- July 10 – At Griffith Stadium, home of the Washington Senators, the National League topped the American League, 7-3, in the All-Star Game. Willie Mays, Stan Musial, Ted Williams, and Mickey Mantle all hit home runs.
- July 14 – At Fenway Park, Mel Parnell of the Boston Red Sox no-hits the Chicago White Sox 4-0. The no-hitter is the Red Sox' first since Howard Ehmke in 1923, the first at Fenway since the Washington Senators' Walter Johnson no-hit the Red Sox in 1920, and the first by a Red Sox left-hander since Dutch Leonard in 1918.
- July 25 – Roberto Clemente of the Pittsburgh Pirates hits the first, and so far only, walk-off inside-the park grand slam in major league history in a 9-8 win over the Chicago Cubs.
- August 2 – Herb Score shuts out the visiting New York Yankees‚ 4–0‚ for the Cleveland Indians seventh shutout in their last 12 games. Bobby Ávila gets the Indians on board with an inside-the-park home run in the third inning. An inning later, Preston Ward and Rocky Colavito hit back-to-back home runs and one out later Chico Carrasquel homers. The four solo homers in a shutout victory sets a major league record. Yankees starter Tom Sturdivant, who gave up the four homers, is the losing pitcher.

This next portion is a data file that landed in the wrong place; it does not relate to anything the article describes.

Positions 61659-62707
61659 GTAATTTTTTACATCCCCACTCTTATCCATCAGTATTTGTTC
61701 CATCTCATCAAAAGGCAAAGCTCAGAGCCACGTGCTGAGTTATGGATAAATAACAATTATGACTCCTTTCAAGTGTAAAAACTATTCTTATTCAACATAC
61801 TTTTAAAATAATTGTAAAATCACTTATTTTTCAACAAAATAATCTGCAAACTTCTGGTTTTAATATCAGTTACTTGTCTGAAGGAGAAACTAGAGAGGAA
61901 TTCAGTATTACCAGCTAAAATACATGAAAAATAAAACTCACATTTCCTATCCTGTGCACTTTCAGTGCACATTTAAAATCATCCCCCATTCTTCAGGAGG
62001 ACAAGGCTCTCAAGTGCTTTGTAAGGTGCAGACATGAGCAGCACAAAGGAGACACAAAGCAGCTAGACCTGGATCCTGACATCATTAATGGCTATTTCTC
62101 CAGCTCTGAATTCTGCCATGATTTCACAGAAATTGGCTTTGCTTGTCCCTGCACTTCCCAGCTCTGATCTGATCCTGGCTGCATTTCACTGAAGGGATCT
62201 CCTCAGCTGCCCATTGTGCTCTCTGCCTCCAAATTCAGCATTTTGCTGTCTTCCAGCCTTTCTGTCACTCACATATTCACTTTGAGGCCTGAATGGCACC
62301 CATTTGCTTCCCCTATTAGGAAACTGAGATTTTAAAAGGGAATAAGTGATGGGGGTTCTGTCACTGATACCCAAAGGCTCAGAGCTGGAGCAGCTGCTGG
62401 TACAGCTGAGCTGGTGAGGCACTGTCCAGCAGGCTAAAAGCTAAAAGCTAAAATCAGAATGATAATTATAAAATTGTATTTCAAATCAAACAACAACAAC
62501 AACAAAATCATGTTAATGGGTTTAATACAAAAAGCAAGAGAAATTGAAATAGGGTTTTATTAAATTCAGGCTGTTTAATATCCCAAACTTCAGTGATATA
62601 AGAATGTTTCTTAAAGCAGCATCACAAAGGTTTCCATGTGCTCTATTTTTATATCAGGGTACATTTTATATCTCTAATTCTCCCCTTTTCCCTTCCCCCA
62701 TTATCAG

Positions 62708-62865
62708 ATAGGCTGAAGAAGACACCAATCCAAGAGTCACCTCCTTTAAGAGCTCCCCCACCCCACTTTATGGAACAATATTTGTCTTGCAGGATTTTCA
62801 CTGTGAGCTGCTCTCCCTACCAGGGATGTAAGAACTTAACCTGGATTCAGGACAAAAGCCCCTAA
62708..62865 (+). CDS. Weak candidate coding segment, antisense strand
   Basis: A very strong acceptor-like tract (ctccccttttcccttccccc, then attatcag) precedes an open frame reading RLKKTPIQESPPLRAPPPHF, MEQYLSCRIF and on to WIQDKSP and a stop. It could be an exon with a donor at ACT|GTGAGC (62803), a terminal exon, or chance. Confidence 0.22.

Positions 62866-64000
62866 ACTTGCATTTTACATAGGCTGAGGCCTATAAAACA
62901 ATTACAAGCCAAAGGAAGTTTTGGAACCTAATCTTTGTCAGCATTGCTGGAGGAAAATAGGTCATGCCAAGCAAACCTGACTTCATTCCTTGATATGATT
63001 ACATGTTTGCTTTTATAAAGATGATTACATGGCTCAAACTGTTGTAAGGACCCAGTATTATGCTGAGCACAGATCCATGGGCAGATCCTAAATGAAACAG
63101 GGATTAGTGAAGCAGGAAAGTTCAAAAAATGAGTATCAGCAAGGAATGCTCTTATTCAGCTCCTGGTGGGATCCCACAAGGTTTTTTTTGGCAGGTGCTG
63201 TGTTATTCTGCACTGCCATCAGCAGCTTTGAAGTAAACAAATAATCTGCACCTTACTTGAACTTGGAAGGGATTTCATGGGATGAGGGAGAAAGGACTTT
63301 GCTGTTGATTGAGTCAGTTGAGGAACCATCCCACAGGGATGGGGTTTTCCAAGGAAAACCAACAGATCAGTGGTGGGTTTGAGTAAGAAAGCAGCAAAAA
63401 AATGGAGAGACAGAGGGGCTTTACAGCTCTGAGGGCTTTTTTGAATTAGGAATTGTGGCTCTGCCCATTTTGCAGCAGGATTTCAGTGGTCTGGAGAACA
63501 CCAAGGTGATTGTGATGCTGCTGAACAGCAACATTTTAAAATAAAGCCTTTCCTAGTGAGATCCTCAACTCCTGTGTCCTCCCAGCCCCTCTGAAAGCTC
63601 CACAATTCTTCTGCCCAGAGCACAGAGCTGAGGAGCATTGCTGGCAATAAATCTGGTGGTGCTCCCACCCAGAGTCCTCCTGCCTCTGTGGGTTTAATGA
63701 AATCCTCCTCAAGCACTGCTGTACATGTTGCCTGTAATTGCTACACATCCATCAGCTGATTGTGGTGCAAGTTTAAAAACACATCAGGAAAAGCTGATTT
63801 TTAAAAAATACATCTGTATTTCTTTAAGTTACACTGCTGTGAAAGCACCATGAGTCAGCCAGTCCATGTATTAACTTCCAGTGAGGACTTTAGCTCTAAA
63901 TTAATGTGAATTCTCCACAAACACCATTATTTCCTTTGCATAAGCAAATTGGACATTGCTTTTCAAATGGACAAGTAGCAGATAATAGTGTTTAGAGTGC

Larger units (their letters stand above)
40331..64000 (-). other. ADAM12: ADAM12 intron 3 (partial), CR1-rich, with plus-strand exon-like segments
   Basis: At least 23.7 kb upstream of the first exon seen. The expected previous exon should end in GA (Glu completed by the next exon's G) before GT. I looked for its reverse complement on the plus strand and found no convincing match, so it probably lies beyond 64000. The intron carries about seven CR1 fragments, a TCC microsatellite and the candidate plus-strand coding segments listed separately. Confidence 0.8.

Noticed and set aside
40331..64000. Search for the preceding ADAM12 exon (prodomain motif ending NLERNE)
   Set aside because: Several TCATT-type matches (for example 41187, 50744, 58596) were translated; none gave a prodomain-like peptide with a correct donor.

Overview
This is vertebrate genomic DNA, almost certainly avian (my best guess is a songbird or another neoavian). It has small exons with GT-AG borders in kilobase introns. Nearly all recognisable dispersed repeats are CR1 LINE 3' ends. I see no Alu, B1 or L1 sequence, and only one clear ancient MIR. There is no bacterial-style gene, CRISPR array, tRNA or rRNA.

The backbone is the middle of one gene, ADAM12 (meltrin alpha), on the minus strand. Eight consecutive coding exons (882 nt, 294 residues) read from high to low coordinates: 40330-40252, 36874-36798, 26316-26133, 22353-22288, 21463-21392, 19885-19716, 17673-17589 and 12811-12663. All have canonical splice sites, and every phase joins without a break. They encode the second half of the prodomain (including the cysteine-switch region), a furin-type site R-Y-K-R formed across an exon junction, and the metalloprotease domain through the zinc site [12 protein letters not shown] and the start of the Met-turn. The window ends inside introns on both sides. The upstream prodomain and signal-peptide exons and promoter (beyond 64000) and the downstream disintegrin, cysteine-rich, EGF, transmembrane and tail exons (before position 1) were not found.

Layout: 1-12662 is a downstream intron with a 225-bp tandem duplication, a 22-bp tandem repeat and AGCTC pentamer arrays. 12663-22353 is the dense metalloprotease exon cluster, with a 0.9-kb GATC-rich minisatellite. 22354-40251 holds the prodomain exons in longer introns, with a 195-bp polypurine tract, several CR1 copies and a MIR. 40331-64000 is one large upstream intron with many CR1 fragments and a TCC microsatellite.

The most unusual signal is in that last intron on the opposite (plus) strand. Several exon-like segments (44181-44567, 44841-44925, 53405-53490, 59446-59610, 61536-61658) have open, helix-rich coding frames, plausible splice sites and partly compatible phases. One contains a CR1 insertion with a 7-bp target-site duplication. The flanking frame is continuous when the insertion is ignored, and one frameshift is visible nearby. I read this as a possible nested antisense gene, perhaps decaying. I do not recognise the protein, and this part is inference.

- August 8 – Robin Roberts wins his eighth straight game and his fourth in 10 days‚ as the visiting Philadelphia Phillies defeat the New York Giants‚ 9–3. Phillies shortstop Ted Kazanski lines an inside-the-park grand slam off Jim Hearn‚ just the fourth in club history to pace the attack.
- September 25 – At Ebbets Field, Sal Maglie of the Brooklyn Dodgers no-hits the Philadelphia Phillies 5-0.